Morning Report

July 11, 2024

“Huw Pill’s hawkish commentary and a growth rebound in May have catapulted sterling to a four-month high against the dollar this morning. We’ll be watching the US CPI print this afternoon to see whether this momentum can continue, or if it can kickstart a dollar recovery.”

Sam Cornford – Head of Trading


Main Headlines

The US House of Representatives Oversight Committee subpoenaed three White House aides yesterday, with the Republican-led group looking for depositions regarding the mental acuity of US President Joe Biden. The campaign among some donors and Democrats to oust Biden as party nominee has lost steam in recent days as he has remained defiant about standing for election, although Nancy Pelosi and George Clooney were among the big names failing to give him their support yesterday.

According to a survey conducted by EY, London took the top spot in Europe for new foreign direct investment last year, with gains concentrated in the tech and financial services sectors. Much of the rest of the UK saw falls, however, although FDI into the UK increased by 6% overall.


It’s an all-around great week for the UK: May GDP growth was double the consensus, the pound is at a four-month high against the dollar, and England are into Sunday’s final. Markets weren’t too bothered about the GDP figure this morning, admittedly, despite it bouncing back from a flat April to post 0.4% growth in May. Instead, it was BoE Chief Economist Huw Pill’s hawkish comments that took sterling higher yesterday – he sprinkled some doubt on the August rate cut with reference to an ‘uncomfortable strength’ in underlying inflation dynamics and caution that any single data point before that meeting had little power to materially change that assessment. The market-implied probability for cut in three weeks’ time subsequently slipped from 66% to around 50/50. There are few opportunities domestically for the pound to continue its run today – the BoE’s credit survey is unlikely to make a market impact – but a downside miss in the US inflation data could take it the 0.2% higher that it needs to notch a near one-year high.


A lack of market-moving events in the eurozone has been a positive turn of events for the euro this month, which has climbed higher against a weakening dollar after being battered by Macron’s election call in June. No concrete developments have come through in France yet, although Macron finally broke his silence yesterday to urge the formation of a mainstream coalition, which would likely please markets. German CPI in June was confirmed at 2.5% this morning, and it’s the US macro data to watch this afternoon.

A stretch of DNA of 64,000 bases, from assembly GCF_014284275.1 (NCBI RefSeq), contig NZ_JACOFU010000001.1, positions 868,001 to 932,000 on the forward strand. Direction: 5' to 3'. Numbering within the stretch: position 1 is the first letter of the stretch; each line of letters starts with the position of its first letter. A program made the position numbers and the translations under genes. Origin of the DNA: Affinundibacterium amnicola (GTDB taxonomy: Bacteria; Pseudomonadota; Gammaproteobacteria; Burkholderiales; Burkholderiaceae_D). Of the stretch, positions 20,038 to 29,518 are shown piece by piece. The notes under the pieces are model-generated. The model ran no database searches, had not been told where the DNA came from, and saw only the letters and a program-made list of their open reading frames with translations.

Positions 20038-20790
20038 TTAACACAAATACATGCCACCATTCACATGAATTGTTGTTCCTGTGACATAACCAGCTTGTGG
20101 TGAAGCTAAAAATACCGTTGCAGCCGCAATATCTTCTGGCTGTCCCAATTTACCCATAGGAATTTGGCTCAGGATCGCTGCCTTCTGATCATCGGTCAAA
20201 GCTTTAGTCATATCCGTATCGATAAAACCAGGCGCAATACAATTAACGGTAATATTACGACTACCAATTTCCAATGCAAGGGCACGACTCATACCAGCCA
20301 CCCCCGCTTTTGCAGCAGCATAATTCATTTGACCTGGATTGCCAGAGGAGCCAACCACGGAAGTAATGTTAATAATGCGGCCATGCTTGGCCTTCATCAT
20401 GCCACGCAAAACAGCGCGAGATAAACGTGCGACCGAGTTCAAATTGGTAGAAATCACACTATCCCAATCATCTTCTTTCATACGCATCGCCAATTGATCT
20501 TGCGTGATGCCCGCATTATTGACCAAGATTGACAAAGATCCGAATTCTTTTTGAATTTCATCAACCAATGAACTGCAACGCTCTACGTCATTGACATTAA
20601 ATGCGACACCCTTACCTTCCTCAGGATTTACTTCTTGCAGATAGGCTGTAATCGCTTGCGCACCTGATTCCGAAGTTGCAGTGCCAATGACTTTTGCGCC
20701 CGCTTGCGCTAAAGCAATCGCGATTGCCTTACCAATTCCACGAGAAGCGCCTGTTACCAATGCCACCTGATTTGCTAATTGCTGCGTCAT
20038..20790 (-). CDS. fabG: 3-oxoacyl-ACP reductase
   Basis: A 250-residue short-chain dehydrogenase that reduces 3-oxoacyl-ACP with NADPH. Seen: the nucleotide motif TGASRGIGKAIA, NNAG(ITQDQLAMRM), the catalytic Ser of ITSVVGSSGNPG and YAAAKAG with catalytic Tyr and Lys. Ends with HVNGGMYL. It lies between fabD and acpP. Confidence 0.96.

The dollar weakened off yesterday in the lead up to this afternoon’s crucial CPI print. The House took its turn questioning Fed Chair Powell yesterday, and while he didn’t offer any meaningful fresh signals, the more dovish acknowledgements about the labour market from the past few days seemed to become enough for investors to remain optimistic about a September rate cut.  The consensus for today’s headline CPI figure – 3.1% y/y and 0.1% m/m – should be more than sufficient to keep those hopes alive, although a stronger-than-expected outcome could rapidly begin to narrow the window for the Fed to have gained enough confidence in two months’ time. A break below 3%, meanwhile, would give all the fuel needed to ratchet bets on two rate cuts this year higher. Jobless claims data is released this afternoon too, and these appear to have decisively broken into a higher range recently alongside a broader weakening in the labour market.


Another day, another record high for US stocks. Powell was cautious on Capitol Hill but kept rate cut hopes alive enough to keep the taps open for gains on Wall Street, with the S&P 500 and the Nasdaq hitting their sixth- and seventh-straight record closes at the end of yesterday’s session.  Equities globally followed the trend, with indexes in Asia and Europe inching higher.

Main Economic Events (All Times CET)

8:00am: UK GDP m/m
10:30am: BoE Credit Conditions Survey
2:30pm: US CPI Inflation
5:30pm: Fed’s Bostic speaks


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